Facing deep budget cuts, school districts across the state have turned to teachers, asking them to make sacrifices that could help education officials balance their budgets.
PORTLAND — Facing deep budget cuts, school districts across the state have turned to teachers, asking them to make sacrifices that could help education officials balance their budgets.
Meanwhile, teachers unions say they are open to working with school districts and making pay concessions but first they need more details from the state and evidence that districts are making cuts across all departments. They also caution those pay concessions aren't a long-term solution to the larger funding crisis.
"To help move Oregon schools out of crisis, we still need school districts to spend their money wisely," Gail Rasmussen, vice president of the Oregon Education Association, told The Oregonian. "And we need bold leadership from our elected leaders to ensure that everybody, especially profitable organizations, shares in the responsibility to ensure Oregon's future."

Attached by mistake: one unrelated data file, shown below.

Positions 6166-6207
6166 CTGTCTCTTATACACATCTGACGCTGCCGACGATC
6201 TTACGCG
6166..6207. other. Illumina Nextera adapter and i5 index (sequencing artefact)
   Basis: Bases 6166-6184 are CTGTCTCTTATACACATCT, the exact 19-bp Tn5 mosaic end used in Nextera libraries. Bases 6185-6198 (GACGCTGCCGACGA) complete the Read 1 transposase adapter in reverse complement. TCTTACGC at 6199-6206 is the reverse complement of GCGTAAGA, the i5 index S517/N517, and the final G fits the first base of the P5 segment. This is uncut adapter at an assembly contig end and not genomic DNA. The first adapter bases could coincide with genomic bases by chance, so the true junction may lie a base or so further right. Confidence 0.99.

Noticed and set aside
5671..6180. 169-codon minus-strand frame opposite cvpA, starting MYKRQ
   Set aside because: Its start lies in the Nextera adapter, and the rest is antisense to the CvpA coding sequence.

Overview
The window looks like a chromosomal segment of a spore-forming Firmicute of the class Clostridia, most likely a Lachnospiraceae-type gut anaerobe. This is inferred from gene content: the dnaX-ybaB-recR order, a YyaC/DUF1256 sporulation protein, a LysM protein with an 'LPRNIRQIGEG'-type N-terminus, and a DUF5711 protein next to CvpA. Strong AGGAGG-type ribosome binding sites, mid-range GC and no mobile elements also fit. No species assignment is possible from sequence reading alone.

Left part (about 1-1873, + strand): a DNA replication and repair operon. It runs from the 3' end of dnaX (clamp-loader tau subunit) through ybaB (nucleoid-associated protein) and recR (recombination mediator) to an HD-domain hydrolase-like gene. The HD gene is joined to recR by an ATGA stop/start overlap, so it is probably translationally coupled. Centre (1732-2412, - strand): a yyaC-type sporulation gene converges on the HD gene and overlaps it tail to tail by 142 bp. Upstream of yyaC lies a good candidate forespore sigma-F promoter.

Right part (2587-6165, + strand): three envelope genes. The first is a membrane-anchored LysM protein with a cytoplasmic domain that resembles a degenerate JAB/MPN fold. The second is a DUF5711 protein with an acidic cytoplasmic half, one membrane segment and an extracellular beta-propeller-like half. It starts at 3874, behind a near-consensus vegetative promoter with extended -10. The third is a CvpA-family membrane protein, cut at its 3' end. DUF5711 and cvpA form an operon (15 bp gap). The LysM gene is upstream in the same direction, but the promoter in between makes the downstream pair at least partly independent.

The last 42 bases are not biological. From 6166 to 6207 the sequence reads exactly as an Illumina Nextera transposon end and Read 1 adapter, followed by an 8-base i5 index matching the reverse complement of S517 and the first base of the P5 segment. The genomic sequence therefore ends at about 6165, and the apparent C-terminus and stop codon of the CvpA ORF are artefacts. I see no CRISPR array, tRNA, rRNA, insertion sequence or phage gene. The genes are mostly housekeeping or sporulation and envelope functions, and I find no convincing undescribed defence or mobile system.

Superintendent Carole Smith of Portland Public Schools has asked all employees in the 46,000-student district to forgo cost-of-living increases for next year.
Clerical workers, education assistants and other classified staff members in Gresham initially supported a request to waive a cost-of-living increase. But after employees learned the concession probably wouldn't stop the district from laying off 38 staffers, support dwindled.
"I wanted people to understand what a concession can do and what it can't do," said Superintendent John Miner of Gresham-Barlow School District. "From the bigger picture, it will preserve some critical programs, jobs and opportunities for kids."
Hanna Vaandering, president of the Beaverton Education Association, said her members would rather have a shorter school year than stripped-down offerings and larger class sizes.
Kevin McCann, executive director of the Oregon School Boards Association, said his group has encouraged districts to wait as long as possible before formally approving budgets to allow board members and union officials to work from more information about the economy.
"They have to demonstrate they're not just looking at employees to carry this burden," he said. "They have to show they've looked everywhere to save money."